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INX Media Chargesheet Does More Damage To CBI Than Chidambaram

The chargesheet against Chidambaram in INX Media case is akin to producing a dead rat. It trivialises the case and raises questions about the credibility of the accusations.

INX Media Chargesheet Does More Damage To CBI Than Chidambaram
INX Media Chargesheet Does More Damage To CBI Than Chidambaram
outlookindia.com
2019-10-22T17:03:36+0530

Arrested two months ago, on August 21, and in judicial custody since September 5, former Union Finance Minister P Chidambaram is really being given “the treatment”. The Central Bureau of Investigation (CBI) and the Enforcement Directorate (ED) have been going at him with an unrelenting ferocity better suited to dealing with hardened, especially homicidal, criminals.

In a country where economic offenders have often got away lightly, pampered by political patronage, the treatment meted out to Chidambaram is, indeed, extreme -- more so when it is measured against his alleged offence.

On October 18, after two months of grilling Chidambaram, the CBI filed a chargesheet on the alleged corruption in the INX Media case. It accused Chidambaram and his son Karti of having received Rs 9.96 lakh as bribes in 2008, to facilitate illegal foreign investment in INX Media, a company founded by Peter and Indrani Mukerjea.

Were it not for the cruel circumstances in which Chidambaram finds himself, he may well be given to fits of laughter over the bribe amount cited. As a former diplomat K C Singh tweeted: “that’s less than what a revenue official charges in Punjab to get property registered. Rate theek nahin hei!” The twitterati exploded with sardonic humour. One user told to Chidambaram: “you r bhai so innocent” because, by his reckoning, he charged a pittance of Rs 10 lakh for approving Rs 300 crore FDI. Not even one per cent. A retired secretary to GoI said that in terms of ease of doing business, Rs 10 lakh for FDI of Rs 300 crore or so in 2007 calls for a reward, not punishment.

However, this is no laughing matter. Nor can this be the government’s idea of a joke even though the CBI chargesheet, filed just before the mandatory 60-day deadline from the date of arrest and running to over 2,000 pages, requires suspension of disbelief.  Even his worst critics would have expected the chargesheet to be made of sterner stuff.

A politico said it was astonishing that Chidambaram -- from an illustrious family which founded banks, an insurance company and a university among other enterprises and institutions, and whose own net worth may exceed Rs. 100 crore -- has been in custody for two months because a woman accused of murdering her own daughter claims to have paid him bribe of Rs. 9.96 lakh.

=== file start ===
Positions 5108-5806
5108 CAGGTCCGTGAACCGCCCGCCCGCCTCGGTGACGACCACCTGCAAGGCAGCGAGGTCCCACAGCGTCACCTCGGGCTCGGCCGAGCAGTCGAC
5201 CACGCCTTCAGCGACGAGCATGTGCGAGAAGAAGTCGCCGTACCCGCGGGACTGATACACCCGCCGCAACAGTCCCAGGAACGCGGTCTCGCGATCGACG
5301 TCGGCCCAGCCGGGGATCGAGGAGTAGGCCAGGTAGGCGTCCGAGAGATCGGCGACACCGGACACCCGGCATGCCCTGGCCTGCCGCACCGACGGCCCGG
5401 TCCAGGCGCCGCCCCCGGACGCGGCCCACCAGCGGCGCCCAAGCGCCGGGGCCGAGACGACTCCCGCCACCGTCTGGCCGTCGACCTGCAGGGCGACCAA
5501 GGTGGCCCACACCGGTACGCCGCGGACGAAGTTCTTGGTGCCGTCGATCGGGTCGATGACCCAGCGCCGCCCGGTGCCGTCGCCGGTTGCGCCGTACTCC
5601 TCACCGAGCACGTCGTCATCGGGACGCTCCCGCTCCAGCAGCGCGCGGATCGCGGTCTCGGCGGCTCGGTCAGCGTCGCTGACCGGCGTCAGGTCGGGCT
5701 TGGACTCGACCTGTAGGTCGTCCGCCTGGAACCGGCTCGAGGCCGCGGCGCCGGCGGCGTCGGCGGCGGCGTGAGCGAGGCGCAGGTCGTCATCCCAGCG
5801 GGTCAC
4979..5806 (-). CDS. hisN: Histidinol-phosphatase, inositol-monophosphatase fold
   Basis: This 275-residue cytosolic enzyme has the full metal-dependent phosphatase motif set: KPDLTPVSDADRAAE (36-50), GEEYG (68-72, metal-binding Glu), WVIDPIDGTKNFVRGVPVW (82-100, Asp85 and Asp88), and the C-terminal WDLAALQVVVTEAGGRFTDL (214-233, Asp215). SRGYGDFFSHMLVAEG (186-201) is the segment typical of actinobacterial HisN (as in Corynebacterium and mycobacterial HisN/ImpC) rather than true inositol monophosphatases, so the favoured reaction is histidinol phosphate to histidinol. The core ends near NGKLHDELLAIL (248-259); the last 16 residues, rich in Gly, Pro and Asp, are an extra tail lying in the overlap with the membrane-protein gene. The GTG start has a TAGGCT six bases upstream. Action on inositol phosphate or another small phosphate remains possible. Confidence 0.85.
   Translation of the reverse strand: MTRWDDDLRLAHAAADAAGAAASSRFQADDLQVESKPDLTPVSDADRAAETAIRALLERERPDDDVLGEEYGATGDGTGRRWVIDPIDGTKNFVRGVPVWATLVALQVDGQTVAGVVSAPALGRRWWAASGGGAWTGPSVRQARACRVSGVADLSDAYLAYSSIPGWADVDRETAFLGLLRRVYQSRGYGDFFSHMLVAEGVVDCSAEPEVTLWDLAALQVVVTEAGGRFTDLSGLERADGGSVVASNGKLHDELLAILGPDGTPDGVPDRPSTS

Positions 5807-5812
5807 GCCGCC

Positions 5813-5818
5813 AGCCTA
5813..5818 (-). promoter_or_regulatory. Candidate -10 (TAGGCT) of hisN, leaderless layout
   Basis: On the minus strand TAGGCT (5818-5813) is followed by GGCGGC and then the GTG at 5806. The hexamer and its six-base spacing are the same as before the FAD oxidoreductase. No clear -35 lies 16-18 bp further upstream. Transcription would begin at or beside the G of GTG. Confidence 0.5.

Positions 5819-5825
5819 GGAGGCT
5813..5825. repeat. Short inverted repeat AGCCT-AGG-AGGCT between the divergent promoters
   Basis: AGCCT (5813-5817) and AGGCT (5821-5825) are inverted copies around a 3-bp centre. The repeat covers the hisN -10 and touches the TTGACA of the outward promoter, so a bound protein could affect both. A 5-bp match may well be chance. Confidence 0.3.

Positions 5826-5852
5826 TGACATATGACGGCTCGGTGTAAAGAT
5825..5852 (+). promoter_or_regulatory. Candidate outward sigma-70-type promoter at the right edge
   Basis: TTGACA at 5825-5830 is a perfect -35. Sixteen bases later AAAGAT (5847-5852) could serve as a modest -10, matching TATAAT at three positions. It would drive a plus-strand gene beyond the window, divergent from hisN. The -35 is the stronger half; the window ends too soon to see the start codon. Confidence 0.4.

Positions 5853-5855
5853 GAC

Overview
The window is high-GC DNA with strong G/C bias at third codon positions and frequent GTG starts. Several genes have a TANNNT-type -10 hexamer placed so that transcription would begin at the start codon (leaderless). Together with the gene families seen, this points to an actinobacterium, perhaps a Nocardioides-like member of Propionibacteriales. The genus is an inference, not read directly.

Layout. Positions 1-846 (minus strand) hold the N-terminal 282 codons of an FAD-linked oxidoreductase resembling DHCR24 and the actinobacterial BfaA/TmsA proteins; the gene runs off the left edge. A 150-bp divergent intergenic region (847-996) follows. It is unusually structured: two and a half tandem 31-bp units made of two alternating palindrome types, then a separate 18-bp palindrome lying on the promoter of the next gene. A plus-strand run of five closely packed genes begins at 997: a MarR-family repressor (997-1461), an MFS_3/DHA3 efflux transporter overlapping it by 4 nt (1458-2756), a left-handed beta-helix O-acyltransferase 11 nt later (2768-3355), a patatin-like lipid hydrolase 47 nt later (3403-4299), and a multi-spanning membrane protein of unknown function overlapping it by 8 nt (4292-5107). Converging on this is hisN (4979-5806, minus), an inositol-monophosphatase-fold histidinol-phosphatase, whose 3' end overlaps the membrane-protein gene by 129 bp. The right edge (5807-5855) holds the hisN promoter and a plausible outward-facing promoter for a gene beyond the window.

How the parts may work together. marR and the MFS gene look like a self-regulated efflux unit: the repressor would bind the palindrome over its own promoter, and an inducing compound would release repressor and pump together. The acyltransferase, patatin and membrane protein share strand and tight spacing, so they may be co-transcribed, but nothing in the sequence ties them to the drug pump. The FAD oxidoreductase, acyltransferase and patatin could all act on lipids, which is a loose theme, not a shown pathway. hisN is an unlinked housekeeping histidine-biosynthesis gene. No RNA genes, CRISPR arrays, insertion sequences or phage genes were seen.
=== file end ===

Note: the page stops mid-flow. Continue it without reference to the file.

Along with Chidambaram and Karti, 12 others, including Peter Mukerjea and former officials, are named in the chargesheet. It says that Chidambaram as Finance Minister “demanded illegal gratification…payoffs for himself” and guarantees for “the business interest of his son” in exchange for Foreign Investment Promotion Board (FIBP) approval of INX Media’s FDI proposals. The chargesheet refers to a meeting in his North Block office in March 2007 where journalist Vir Sanghi was present when “payoffs” were sought.

According to the CBI, Chidambaram demanded the bribe from Indrani Mukerjea. Unlike her now-divorced husband, Peter, Indrani does not figure in the chargesheet. She is the approver in the case.

The issue is not about Rs 10 lakh being a lowly sum. Far from it, the chargesheet comes as an anti-climax to the barrage of accusations against Chidambaram. After the CBI and ED had stepped up the heat in August, and got custody of Chidambaram, the expectation was that the chargesheet would be packed with explosive material detailing several offences running to hundreds if not thousands of crores involving multiple deals across countries.

Instead, the chargesheet is akin to producing a dead rat. It trivialises the case and raises questions about the credibility of the accusations. In public perception, such a chargesheet does more damage to the CBI than the accused. However, now there would be greater interest in seeing how the judiciary deals with this. Meanwhile, the debate continues on whether a bribe of less than Rs 10 lakh should be described as peanuts or chickenfeed.

 

(The author is an independent political and foreign affairs commentator. Views expressed are personal.)

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